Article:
With 37 species of warbler occurring every year at the park there's no wonder why it is considered one of the top birding hot spots during spring migration.
Although endangered provincially and nationally, the Prothonotary Warbler is fairly easy to find at Pelee with at least 4 setting up territories this spring. However, many of them will likely fail due to competition with other bird species among other factors.
female Prothonotary Warbler:
male Blackburnian Warbler
male Canada Warbler:
male Chestnut-sided Warbler:
male Tennessee Warbler:
male Black-throated Green Warbler:
Warblers aren't the only exciting birds though. Several species of Vireos and Flycatchers can be found without much difficulty.
male Blue-headed Vireo:
Bell's Vireo (a very rare migrant in Ontario):
One of the most common Boreal forest birds, the Red-eyed Vireo:
An endangered species provincially and nationally, it was nice to see several Acadian Flycatchers over the course of a few days. Unfortunately many of them died during a cold spell:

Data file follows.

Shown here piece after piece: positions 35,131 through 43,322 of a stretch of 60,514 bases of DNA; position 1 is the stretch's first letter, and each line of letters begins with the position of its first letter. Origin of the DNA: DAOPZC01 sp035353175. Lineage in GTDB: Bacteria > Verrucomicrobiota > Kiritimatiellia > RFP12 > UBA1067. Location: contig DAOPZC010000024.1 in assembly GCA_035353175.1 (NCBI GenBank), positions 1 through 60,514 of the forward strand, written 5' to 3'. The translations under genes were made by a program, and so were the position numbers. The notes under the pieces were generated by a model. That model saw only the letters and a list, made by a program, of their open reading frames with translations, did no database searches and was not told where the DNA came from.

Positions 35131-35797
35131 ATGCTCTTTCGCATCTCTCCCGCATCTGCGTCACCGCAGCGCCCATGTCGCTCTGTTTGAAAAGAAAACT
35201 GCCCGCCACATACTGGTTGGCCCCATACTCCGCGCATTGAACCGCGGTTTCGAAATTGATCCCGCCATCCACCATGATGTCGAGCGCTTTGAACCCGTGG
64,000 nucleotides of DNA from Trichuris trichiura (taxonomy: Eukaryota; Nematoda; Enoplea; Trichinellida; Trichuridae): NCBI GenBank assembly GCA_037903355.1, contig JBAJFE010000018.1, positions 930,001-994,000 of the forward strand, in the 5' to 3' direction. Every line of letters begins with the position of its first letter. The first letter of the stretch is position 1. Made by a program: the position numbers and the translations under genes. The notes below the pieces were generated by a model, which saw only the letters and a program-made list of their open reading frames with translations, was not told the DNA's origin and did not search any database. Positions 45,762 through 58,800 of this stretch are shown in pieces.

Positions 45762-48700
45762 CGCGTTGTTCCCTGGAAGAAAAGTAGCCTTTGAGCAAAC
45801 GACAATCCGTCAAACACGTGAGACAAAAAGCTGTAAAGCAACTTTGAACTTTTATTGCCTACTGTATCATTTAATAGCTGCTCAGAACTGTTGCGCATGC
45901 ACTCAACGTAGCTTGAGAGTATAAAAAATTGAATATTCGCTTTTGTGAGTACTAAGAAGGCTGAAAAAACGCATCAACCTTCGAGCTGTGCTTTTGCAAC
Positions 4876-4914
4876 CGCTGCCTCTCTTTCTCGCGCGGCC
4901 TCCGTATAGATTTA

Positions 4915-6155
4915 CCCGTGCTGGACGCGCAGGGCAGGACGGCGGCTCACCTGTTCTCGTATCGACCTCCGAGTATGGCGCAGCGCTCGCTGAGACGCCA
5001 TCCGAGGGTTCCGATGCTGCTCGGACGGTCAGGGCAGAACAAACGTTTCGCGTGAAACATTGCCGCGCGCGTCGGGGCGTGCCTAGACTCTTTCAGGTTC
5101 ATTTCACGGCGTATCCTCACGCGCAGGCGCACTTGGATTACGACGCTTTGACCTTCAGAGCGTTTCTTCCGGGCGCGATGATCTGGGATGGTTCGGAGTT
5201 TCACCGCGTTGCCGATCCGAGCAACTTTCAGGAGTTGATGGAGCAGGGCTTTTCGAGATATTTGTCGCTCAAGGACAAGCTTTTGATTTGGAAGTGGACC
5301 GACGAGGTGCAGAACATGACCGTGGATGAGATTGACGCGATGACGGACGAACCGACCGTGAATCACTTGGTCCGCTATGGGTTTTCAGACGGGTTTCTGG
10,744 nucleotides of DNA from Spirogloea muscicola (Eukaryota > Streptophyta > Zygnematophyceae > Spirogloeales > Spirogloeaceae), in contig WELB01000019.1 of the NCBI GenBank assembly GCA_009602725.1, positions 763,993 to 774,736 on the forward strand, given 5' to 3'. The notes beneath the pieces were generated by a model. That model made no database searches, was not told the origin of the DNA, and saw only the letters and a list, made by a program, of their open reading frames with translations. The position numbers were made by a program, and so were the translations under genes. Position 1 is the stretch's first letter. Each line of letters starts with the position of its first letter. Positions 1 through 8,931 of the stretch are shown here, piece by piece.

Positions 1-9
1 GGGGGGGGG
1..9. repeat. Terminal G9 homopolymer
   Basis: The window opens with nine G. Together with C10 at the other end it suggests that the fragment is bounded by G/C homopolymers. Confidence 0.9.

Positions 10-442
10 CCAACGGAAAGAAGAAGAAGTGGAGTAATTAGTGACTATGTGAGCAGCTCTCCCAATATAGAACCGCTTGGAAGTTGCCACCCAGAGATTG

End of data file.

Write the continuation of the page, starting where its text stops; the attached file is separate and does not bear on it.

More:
One of my favourite families of birds is shorebirds. The majority of the species seen throughout the spring and fall migration breed in Canada's arctic habitats.
Although, Willets breed in Southern Canada (but not in Ontario):
One of few species where the female is more colourful, this female Red-necked Phalarope was found with a male in a puddle of water near 'downtown' Leamington. They will continue further north and breed somewhere between James Bay in Ontario or as far North as Baffin Island:
The stunning Red-headed Woodpeckers were uncommon in the park:
This female Scarlet Tanager was fluffed up trying to keep warm:
Point Pelee is mostly marsh but there is a considerable tract of Carolinian forest remaining offering many of the birds a place to rest and feed as they continue their journey further north.